AMERICAN WAR, a debut novel by Canadian journalist Omar El Akkad, is a beautifully written portrait of a Southern family affected by, and then affecting, a future civil war between the Northern and Southern United States.
In 2074, rising sea levels due to global warming have wiped out the coasts, pushing millions of refugees inland, and the lands near the equator have grown nearly too hot for human habitation. After the President signs into law a complete prohibition on fossil fuels, several Southern states declare independence, which ignites a second Civil War.
The story focuses on the Chestnut family living in Louisiana when war breaks out, chronicling them losing everything, and the commitment of Sarat, one of the Chestnut daughters, to fighting the North to the bitter end to gain revenge for her family’s suffering.
The novel has been hailed as being prescient and a cautionary tale for our times, but for me, it widely missed that mark. The story reads more like the old Civil War was lifted out of history and placed in the future, with fossil fuels instead of slavery being the issue that ignites the war. Artifacts such as short articles and transcripts punctuate the chapters, providing background on the war, but while they add somewhat to the setting, they don’t really get into the key political and cultural roots of the conflict. Despite the rising sea levels and use of vehicles and modern weaponry such as drones, the novel really feels like the last Civil War being refought. In my view, the result misses the real divide in the USA, which is more about class versus class, rural versus urban, and Red versus Blue tribal worldviews. So for me, I hard a hard time connecting El Akkad’s world with the one I live in.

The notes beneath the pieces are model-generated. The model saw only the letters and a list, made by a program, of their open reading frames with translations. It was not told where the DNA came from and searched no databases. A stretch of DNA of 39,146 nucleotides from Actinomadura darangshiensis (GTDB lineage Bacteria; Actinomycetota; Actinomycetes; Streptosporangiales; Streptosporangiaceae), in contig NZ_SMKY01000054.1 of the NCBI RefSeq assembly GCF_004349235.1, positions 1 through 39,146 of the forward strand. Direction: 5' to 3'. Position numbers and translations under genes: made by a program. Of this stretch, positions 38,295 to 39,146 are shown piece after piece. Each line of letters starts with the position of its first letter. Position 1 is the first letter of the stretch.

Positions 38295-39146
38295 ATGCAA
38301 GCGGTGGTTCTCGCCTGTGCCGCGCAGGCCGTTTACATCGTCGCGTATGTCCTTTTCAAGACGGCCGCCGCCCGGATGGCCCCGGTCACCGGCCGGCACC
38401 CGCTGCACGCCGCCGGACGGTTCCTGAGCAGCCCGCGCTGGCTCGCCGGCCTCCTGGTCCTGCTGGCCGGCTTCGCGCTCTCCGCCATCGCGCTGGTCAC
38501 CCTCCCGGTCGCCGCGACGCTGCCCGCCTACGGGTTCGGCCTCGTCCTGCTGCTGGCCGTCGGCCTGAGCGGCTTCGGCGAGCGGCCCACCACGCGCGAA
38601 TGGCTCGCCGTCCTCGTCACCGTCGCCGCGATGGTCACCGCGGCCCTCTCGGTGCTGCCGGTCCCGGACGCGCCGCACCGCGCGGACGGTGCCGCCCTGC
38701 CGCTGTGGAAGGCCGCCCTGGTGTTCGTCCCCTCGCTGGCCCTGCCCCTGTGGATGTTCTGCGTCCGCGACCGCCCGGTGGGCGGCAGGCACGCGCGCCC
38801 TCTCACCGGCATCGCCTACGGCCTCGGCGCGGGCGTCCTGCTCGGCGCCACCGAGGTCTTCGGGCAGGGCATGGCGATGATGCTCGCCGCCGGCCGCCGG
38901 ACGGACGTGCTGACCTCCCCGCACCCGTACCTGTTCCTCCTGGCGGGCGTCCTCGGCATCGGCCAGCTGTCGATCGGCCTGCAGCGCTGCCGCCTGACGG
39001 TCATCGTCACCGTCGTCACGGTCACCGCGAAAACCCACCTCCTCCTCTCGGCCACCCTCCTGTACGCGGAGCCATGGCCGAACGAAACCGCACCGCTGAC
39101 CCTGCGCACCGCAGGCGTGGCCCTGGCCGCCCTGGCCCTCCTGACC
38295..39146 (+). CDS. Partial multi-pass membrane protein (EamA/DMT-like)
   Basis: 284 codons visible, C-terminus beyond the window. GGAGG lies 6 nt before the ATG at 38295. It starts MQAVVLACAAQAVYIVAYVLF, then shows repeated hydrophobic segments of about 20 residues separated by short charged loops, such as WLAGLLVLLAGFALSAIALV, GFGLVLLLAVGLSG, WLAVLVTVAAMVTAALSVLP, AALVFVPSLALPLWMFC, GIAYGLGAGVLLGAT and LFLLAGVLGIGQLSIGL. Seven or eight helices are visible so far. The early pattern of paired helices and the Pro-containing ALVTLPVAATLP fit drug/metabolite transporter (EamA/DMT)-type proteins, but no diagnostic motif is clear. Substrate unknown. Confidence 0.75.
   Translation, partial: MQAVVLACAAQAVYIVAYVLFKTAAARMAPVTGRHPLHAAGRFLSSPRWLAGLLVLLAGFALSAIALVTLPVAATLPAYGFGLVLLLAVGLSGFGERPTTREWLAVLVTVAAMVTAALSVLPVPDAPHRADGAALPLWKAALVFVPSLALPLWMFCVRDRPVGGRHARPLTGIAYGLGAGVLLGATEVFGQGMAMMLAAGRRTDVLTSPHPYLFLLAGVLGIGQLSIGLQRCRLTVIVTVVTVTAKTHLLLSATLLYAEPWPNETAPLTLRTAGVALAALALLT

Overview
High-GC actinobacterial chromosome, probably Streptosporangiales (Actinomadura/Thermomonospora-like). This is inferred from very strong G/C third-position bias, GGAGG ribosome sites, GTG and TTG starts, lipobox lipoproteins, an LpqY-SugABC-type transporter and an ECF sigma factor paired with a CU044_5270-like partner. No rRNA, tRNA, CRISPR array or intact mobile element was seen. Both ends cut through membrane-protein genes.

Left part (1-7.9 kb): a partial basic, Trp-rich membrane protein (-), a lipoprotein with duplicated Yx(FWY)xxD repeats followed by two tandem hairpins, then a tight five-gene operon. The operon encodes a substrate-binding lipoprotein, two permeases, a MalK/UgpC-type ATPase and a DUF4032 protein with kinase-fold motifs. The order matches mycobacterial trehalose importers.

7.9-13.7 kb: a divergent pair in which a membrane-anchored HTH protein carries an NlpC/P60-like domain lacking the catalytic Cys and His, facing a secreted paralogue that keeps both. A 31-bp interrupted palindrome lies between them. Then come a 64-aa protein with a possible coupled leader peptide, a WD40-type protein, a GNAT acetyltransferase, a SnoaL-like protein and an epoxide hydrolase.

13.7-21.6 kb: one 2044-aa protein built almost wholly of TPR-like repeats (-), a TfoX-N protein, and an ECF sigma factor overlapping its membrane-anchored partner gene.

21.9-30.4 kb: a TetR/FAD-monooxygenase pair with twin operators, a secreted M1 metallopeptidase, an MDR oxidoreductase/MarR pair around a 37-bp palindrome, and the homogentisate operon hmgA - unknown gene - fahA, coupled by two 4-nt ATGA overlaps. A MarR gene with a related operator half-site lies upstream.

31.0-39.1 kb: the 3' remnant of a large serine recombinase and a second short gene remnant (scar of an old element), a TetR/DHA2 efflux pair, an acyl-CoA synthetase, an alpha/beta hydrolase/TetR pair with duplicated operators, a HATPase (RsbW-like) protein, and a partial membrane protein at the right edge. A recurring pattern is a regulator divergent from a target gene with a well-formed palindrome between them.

The real strength of the novel isn’t its ideas but its execution. The setting is beautifully rendered and lived-in, the characters and dialogue natural and engaging. It’s a literary civil war, one that’s a joy to read purely for its narrative prose. There isn’t a lot of action, so it’s this prose and general intrigue with the war itself that keeps it moving. Instead, the rich and deep setting is front and center in the book, and for me made AMERICAN WAR worth reading.
Recommended for readers who enjoy literary dystopian fiction.